Finance and Accounting
The relationship between finance and accounting, conceptually speaking, has two dimensions: (i) they are closely related to the extent that accounting is an important input in financial decision making; and (ii) there are key differences in viewpoints between them.
Accounting function is a necessary input into the finance function. That is, accounting is a sub-function of finance. Accounting generates information/data relating to operations/activities of the firm. The end-product of accounting constitutes financial statements such as the balance sheet, the income statement (profit and loss account) and the statement of changes in financial position sources and uses of funds statement/cash flow statement. The information contained in these statements and reports assists financial managers in assessing the past performance and future directions of the firm and in meeting legal obligations, such as payment of taxes and so on. Thus, accounting and finance are functionally closely related. Moreover, the finance (treasurer) and accounting (controller) activities are typically within the control of the vice-president director (finance)/chief financial officer (CFO). These functions are closely related and generally overlap indeed, financial management and accounting are often not easily distinguishable. In small firms the controller often carries out the finance function and in large firms many accountants are intimately involved in various finance activities.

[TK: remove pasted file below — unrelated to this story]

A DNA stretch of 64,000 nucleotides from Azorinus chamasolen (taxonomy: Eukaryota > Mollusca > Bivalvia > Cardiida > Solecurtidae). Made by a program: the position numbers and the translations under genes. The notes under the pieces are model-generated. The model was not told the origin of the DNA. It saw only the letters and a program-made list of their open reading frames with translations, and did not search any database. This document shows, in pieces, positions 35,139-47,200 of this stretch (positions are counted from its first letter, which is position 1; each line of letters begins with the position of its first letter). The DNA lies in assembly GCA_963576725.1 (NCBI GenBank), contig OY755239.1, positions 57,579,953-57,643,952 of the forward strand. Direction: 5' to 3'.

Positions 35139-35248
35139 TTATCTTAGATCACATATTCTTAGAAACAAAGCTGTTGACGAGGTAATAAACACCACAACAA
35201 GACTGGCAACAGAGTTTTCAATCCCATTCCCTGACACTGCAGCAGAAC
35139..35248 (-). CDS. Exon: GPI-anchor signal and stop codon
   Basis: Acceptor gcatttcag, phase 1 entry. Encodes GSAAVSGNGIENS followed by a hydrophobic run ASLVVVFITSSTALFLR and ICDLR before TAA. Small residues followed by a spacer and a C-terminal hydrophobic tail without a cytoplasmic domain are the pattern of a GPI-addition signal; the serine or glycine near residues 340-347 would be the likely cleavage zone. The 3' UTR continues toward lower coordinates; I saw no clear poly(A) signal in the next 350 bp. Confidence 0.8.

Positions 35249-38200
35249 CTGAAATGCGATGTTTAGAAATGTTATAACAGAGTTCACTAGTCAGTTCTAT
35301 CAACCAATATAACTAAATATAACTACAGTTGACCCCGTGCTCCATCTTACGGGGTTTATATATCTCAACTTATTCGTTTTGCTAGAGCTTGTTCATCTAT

But there are two key differences between finance and accounting. The first difference relates to the treatment of funds, while the second relates to decision making.